If gas costs too much, it's funny because you did it to yourself (and that's what really hurts). Do you live as close as possible to your job? Your town's businesses? But it's not completely your fault you have to buy gas, your government helped you by zoning the land to be too low density to walk anywhere. Doesn't all that grass look nice now? They also built and expanded public roads making your commute possible and you dependant on your car without a direct cost to you. If put the cost of roads and subsidies, and even the cost of military action as one of the Dems pointed out, back into gas it'd be over $7, on par with everywhere else in the world.
You think cars and oil are dirty? Before there were cars they used horses. Cities were much more dirtier. Can you imagine how much of a shithole cities were in the 19th century? Take London, the largest city in the world in the 1800's for example. There were tens of thousands of horses eating and pooping in the streets and living in multistory stables. That would certainly stink up the place. Don't even mention having to cross the street.
Back to the debate, they spoke about Iraq. They all want to simply "redeploy" which is just avoiding the word 'retreat'. I don't get it. This war doesn't end when we say it does. There are people out there that want to see us all dead. If they're not attacking our soldiers in the desert, then they'll be attacking our office workers over our cities again. Anyone hear of London, Madrid, the NY pipeline yesterday? I know we won't be able to just sit there for the long term, but we should at least make a good attempt at giving the Iraqis something decent and then leave, instead of just dropping the pieces all of a sudden and running away.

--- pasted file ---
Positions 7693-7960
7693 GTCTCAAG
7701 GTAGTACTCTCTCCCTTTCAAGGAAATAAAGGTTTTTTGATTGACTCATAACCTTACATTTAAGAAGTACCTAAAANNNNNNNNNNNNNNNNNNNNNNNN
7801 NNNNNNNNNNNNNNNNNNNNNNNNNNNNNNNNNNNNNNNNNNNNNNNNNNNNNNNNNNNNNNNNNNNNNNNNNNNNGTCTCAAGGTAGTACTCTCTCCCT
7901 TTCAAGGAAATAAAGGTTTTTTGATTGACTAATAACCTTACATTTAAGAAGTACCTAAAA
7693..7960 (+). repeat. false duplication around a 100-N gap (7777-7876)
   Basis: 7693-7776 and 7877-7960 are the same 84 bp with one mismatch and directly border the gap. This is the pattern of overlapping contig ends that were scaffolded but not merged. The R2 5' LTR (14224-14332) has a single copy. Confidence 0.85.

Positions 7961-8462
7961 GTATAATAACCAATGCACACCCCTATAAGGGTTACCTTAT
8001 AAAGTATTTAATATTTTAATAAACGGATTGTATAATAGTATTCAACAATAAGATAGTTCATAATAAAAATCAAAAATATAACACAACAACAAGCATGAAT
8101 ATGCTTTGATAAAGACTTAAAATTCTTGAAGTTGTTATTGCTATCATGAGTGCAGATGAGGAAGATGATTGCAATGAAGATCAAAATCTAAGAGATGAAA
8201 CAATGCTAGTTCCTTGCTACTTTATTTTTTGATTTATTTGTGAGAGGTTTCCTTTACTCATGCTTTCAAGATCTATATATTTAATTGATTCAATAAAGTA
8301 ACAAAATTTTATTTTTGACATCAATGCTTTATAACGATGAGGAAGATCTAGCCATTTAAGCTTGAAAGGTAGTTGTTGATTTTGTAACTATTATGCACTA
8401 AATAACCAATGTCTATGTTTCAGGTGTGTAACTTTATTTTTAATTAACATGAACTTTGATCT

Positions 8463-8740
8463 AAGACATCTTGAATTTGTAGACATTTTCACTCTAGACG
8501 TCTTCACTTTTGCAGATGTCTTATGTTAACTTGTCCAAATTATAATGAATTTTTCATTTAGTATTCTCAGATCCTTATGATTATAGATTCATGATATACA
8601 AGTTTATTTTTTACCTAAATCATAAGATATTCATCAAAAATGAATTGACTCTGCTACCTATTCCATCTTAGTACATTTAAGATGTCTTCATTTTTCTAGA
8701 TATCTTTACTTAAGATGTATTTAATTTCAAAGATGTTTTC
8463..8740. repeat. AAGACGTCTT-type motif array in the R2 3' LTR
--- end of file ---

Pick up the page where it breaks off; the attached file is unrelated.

On a side note, here's an oxymoron: force democracy.
What's with them? Bill Richardson made a reference to an "Apollo" scale initiative for the environment. I see Tammy Baldwin's dementia is spreading like West Nile and it's all the way to New Mexico already.
One of the scariest things for me is universal healthcare. This sums it up:
They even said the heathcare system needs to be more efficient and less expensive so let's have the government run it!
So what if so many people aren't insured? Does the government pay your auto insurance? I hate it when they say people are denied healthcare. No one in the United States is denied healthcare. Emergency rooms are going out of business because they treat everyone, even illegals who can't and won't pay.
Also, towards the end, they had a money orgy about what they'd want to fund. All day national kindergarten? Let's not make the daycare too obvious. I think it's Hillary that wants to go even younger. Let the indoctrination begin! (Gravel, I believe, was the only reasonable one about pointing out all the crazy spending when we don't have money.)
All of these students need teachers. Smaller classes are better. Teachers have to belong to unions. Unions have lobbyists. Connection? Besides, they never worry that many university classes are taught in classes in the hundreds, yet nothing much changes the summer between high school and college.
Furthermore, it may not be nice to say it, but people need to reevaluate college. It's not so necessary. That's why it costs more, demand is increasing! I don't mean to pick on anyone in particular, but how many people get jobs directly connected to their L&S degrees? From what I hear, after college, L&S people beg for jobs, but companies come to recruit us engineers.
Perhaps then, it's not so much exactly what you learn in college, but that you've had the experience. Maybe if high school were taken seriously, grades were earned and given carefully instead of throwing A's at everyone to make them feel good, then high school degrees would start to have some meaning again.
The Democrats made a point of agreeing too much. I wish they'd take a few Democrats and a few Republicans and put them together on stage. Now, that'd be a debate!
Anyway, I think this would some it up: "It's Bush's fault. Vote Democrat! We'll make everyone both healthier and smarter than average!"
Posted by Mike F at 21:05